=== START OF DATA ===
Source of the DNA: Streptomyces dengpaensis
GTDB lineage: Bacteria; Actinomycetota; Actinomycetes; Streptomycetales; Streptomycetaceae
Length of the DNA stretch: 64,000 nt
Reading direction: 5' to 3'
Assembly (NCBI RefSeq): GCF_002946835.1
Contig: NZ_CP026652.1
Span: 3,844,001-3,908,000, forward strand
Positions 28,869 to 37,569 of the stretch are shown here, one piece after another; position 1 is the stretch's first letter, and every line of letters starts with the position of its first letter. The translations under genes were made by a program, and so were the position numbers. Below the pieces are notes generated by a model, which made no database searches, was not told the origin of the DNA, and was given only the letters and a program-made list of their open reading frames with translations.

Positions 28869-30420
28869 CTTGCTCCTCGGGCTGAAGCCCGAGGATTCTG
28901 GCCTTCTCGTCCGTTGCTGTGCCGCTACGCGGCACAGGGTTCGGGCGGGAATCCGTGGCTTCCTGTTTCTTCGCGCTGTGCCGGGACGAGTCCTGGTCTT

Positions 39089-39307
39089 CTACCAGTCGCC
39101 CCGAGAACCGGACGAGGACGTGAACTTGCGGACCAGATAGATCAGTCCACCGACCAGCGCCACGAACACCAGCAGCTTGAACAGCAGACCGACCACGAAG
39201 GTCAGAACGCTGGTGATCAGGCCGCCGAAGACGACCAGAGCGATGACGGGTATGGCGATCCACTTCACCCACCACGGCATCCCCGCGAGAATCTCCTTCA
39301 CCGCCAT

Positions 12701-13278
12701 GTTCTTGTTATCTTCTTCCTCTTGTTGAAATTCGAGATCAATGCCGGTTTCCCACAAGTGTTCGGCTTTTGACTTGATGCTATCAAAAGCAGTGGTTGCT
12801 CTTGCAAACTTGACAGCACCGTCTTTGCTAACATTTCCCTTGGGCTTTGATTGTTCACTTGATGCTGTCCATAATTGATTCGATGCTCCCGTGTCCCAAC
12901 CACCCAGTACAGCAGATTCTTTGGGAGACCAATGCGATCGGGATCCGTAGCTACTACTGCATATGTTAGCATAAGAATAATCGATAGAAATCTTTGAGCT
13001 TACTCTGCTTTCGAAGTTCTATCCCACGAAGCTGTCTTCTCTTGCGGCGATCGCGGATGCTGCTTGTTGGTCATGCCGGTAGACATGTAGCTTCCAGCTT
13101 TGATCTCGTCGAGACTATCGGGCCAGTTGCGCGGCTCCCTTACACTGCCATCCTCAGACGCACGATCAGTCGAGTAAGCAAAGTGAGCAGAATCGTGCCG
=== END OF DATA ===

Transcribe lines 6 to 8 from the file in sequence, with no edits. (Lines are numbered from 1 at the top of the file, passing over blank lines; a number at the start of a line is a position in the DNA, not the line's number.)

Contig: NZ_CP026652.1
Span: 3,844,001-3,908,000, forward strand
Positions 28,869 to 37,569 of the stretch are shown here, one piece after another; position 1 is the stretch's first letter, and every line of letters starts with the position of its first letter. The translations under genes were made by a program, and so were the position numbers. Below the pieces are notes generated by a model, which made no database searches, was not told the origin of the DNA, and was given only the letters and a program-made list of their open reading frames with translations.